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Tuesday, June 2, 2015

I Should've Been Happy {my battle with postpartum depression}

Twelve years ago, today, I gave birth to my second son. After several years of secondary infertility and a previous miscarriage, it is safe to say that I wanted this baby more than anything in the world. My husband wanted him, as did our seven-year-old old son. He was welcomed into our family with joy and was loved beyond words. 



Despite all the love, we spent the next seven months miserable. There was a cloud of sadness, anger, and apathy hanging over us. I cried all the time. The baby cried all the time. My oldest looked at me and said, "You are not the mom I used to have." And my husband, he had no idea what to do, but he knew something was very wrong. 

The memories of the first seven months of my second child's life are unclear. It is like watching a movie through a haze, many moments are fuzzy, and other moments completely gone, large gaps of nothing. I don't have many actual memories, but I know that I wasn't myself. I didn't act like myself or think like myself. My behavior was that of someone else's or rather like a very lost and ruined me. 

The few memories I have are very clear though. I remember nursing my son and crying the entire time, every time. I remember that my son did not gain weight fast enough. I remember my doctor encouraging me to supplement with formula. I remember family encouraging me to stick with breastfeeding longer because it was best, and after all I didn't have any trouble nursing my first son. I remember feeling ashamed and confused because all I had wanted was this child more than anything, and I was failing him and my oldest son. I remember feeling useless, hopeless, and wanting everything just to end.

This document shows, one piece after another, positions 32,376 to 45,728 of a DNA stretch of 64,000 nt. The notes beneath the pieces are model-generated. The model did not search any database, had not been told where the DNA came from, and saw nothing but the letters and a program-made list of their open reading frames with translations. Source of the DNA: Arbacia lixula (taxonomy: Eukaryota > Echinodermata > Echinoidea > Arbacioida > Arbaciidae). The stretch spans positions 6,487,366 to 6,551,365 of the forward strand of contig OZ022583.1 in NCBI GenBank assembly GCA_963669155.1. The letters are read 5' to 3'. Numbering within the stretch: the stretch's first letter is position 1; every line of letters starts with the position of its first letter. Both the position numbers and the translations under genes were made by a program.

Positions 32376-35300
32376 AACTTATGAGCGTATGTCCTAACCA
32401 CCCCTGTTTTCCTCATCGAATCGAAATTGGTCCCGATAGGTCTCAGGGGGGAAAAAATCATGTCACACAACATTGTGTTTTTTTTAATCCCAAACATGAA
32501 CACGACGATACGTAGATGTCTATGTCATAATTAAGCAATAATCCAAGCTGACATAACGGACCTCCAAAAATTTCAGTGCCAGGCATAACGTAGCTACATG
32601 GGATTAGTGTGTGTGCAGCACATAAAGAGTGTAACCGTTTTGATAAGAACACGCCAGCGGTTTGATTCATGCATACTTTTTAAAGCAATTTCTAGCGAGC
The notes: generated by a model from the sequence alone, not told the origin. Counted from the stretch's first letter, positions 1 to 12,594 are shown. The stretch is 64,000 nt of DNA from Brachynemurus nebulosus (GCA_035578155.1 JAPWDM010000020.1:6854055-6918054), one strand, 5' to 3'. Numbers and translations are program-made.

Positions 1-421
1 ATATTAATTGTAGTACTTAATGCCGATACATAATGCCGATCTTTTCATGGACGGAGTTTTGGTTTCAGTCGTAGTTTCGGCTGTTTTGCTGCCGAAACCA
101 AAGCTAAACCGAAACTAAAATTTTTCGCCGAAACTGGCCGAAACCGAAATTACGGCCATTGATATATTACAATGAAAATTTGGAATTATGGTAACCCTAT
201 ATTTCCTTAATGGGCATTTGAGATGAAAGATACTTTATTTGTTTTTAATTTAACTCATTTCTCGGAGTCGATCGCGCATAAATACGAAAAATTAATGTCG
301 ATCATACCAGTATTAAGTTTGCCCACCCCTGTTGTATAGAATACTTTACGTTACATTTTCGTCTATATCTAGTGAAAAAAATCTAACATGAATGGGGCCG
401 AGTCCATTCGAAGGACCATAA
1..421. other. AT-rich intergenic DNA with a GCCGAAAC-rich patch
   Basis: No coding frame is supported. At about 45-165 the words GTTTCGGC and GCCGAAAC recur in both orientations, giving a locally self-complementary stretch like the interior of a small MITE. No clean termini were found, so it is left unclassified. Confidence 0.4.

Summer 2003


Finally, after seven months of toughing it out, I bought a can of formula and stopped breastfeeding with the encouragement of my husband. After the first 48 hours, I started feeling better. Within two months, the fog lifted completely, and my son and I were very different people. He was a happier baby. I was back to feeling a bit more like myself, a bit broken but on the mend. Finally after nine months of despair, I began to feel the overwhelming excitement of mothering a new baby, that same feeling I had after my first son was born.

Looking back, I know that I should've talked to my doctor about postpartum depression. But when I was in the thick of it, I couldn't make proper decisions for myself. I didn't want anyone to think that I was ungrateful for the child that I had prayed for so fervently. I didn't want anyone to think that I wasn't strong enough to perform the daily tasks of mothering that I saw so many women around me doing with such ease. I kept thinking I would wake up one morning better. I didn't. I needed someone to tell me "Hey, I see that you are struggling. Let's make some changes so you can get better." And I needed to hear it many times to believe it.

Today, my second child is happy and healthy. He is almost taller than me and looks a bit like me with his curly, dark hair. He is also a sensitive child and has a tendency towards melancholy (just like his mother). When I look at him, I feel this deep connection to him. Sometimes the depth of the connection surprises me but is not shocking that it is there. We fought the battle him and me, and we survived. I wish we hadn't suffered those first months together, but wishing doesn't change things. 

Summer 2004


Last week a group of amazing women shared the stories of their battles with postpartum depression and anxiety. Their stories inspired me to tell my story. It is only through open, honest conversation that the isolation of depression will end, and healing can begin. If you or someone you know is suffering from postpartum depression, there is help. Please talk to your family, friends, your doctor. You can find more information here.   



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